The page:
UPR hyperactivation as a novel cancer targeting strategy
Cancer therapies that target estrogen production or binding to ER in breast cancer often select for resistance. Although many ovarian cancers contain ER, these highly lethal tumors do not respond to therapies targeting ER. Using our novel screening and drug development approach, we identified BHPI, a potent first-in-class non-competitive ER biomodulator that kills therapy-resistant ER positive cancer cells in cell culture and induces rapid and dramatic regression of breast cancers in mouse models. Notably, BHPI kills the ERY537S and ERD538G cells that are resistant to current therapies. BHPI is so effective because it works by hyperactivating the anticipatory UPR pathway described above, converting it from protective to toxic. Ovarian cancers are so lethal because they develop resistance to chemotherapy, often through overexpression of hard-to-target drug efflux pumps. Its novel mode of action enables BHPI to reverse multidrug resistance in ER positive ovarian cancer and reduce tumor mass and serum markers to undetectable levels. With our strong team of collaborators we are working to move BHPI forward toward clinical trials.
For background and more details see our Web site at www.life.uiuc.edu/shapiro . This site is accessible through the Lab Page link and in the Department of Biochemistry Web site.
2016 – Present Eugene Howe Scholar in Biochemistry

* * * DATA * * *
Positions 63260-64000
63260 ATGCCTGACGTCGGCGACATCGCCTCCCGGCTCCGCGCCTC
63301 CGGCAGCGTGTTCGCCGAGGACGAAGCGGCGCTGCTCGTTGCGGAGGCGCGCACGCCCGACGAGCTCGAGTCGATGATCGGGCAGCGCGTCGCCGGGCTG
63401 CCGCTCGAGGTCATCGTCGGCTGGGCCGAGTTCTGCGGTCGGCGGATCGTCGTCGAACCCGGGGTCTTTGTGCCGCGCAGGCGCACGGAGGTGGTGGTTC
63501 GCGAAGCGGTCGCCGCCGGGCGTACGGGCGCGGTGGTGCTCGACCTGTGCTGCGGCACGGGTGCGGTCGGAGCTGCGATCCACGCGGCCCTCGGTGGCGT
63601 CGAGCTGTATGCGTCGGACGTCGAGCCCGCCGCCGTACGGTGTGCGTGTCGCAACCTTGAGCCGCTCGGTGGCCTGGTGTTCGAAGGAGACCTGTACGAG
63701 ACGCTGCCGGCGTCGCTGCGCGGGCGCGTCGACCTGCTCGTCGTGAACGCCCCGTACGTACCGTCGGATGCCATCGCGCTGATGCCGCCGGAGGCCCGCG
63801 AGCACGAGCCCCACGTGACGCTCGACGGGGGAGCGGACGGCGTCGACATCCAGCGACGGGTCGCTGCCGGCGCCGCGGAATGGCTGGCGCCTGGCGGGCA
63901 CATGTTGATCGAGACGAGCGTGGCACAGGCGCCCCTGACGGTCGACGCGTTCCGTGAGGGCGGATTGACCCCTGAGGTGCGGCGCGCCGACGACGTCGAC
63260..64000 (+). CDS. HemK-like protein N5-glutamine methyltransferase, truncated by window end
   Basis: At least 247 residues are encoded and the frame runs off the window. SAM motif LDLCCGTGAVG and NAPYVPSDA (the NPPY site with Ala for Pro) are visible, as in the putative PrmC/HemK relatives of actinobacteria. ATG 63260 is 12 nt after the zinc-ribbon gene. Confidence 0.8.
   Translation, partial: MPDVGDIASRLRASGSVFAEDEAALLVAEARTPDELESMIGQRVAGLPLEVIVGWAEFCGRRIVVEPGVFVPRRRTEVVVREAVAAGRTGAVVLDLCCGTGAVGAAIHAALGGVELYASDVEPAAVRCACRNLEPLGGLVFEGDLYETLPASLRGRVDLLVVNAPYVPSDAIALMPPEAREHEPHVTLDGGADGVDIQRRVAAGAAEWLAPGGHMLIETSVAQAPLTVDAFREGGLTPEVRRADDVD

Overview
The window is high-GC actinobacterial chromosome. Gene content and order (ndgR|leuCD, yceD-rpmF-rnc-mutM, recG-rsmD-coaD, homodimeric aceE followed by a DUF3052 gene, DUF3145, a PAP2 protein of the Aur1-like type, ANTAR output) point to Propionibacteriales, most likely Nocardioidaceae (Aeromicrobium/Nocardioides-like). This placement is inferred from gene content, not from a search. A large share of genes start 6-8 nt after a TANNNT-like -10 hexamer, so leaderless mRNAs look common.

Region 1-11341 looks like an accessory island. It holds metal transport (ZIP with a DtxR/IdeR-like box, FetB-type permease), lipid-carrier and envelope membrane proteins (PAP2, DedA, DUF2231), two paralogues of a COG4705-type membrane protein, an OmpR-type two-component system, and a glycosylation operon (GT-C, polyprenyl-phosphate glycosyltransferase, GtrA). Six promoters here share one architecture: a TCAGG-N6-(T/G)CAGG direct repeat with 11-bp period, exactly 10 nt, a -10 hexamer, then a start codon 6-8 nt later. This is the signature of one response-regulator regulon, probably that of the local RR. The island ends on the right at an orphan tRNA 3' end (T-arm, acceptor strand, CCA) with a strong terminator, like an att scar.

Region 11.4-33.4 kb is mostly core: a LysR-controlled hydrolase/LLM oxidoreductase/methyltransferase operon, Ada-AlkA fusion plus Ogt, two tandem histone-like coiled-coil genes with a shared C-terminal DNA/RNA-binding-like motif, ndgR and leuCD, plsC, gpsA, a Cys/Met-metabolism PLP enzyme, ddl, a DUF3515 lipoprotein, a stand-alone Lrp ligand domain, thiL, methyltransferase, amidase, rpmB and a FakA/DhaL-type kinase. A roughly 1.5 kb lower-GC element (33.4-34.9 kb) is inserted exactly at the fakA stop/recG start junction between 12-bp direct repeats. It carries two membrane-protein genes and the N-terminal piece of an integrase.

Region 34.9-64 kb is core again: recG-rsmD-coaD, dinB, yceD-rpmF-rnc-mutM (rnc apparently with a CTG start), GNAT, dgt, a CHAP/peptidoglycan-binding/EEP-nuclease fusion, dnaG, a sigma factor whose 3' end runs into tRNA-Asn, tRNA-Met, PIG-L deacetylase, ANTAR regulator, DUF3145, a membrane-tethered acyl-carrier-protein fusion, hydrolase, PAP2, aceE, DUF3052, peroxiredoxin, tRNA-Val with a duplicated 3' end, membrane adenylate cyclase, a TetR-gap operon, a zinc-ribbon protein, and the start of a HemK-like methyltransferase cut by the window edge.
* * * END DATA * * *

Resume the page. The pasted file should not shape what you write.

Yu, L., Wang, L., Mao, C., Duraki, D., Kim, J.E. Huang, R. Helferich, W.G. Nelson, E.R., Park, B.H. and Shapiro D.J. (2019) Estrogen-Independent Myc Overexpression Confers Endocrine Therapy Resistance on Breast Cancer Cells Expressing ERαY537S and ERαD538G Mutations, Cancer Letters, 442: 373-382.
Mahapatra, L., Andruska, N., Mao, C., Gruber, S.B. Johnson. T.M. Fullen D.R. Raskin, L., and Shapiro, D.J. (2018) Protein Kinase C Alpha is Upregulated by IMP1 in Melanoma and Ovarian Cancer and is linked to Poor Survival in Melanoma, Melanoma Research, Dec. In Press, ePub Dec 12, DOI 10.1097/CMR.0000000000000558
Livezey, M., Huang, R., Hergenrother, P.J., and Shapiro, D.J. (2018) Strong and Sustained Activation of the Anticipatory Unfolded Protein Response Induces Necrotic Cell Death. Cell Death and Differentiation, 25:1796-1807 (C. Wraight Award: Dept. of Biochem., The Outstanding Graduate Student Paper of 2018)
Zheng, X.,, Andruska, N., Lambrecht, M., He, S., Parissenti, A., Hergenrother, P,, Nelson, E.R., and Shapiro, D.J. (2016) Targeting Multidrug Resistant Ovarian Cancer Through Estrogen Receptor α Dependent Hyperactivation of the UPR. Oncotarget, 9: 14741-14753 (C. Wraight Award: Dept. of Biochem., The Outstanding Graduate Student Paper of 2016)
Andruska, N., Zheng, X., Yang, X., Mao, C., Cherian. M., Mahapatra, L,, Helferich, W.G. and Shapiro, D.J. (2015) An estrogen receptor α inhibitor activates the unfolded protein response, blocks protein synthesis and induces tumor regression. Proc. Nat.l Acad. Sci. USA, 112(15) 4737-4742 (highlighted paper)
Livezey, M., Kim, J.-E. and Shapiro D.J. (2018) A New Role for Estrogen Receptor α in Cell Proliferation and Cancer: Activating the Anticipatory Unfolded Protein Response. Frontiers in Endocrinology, June 15. Doi.10.3389/fendo.2018.00325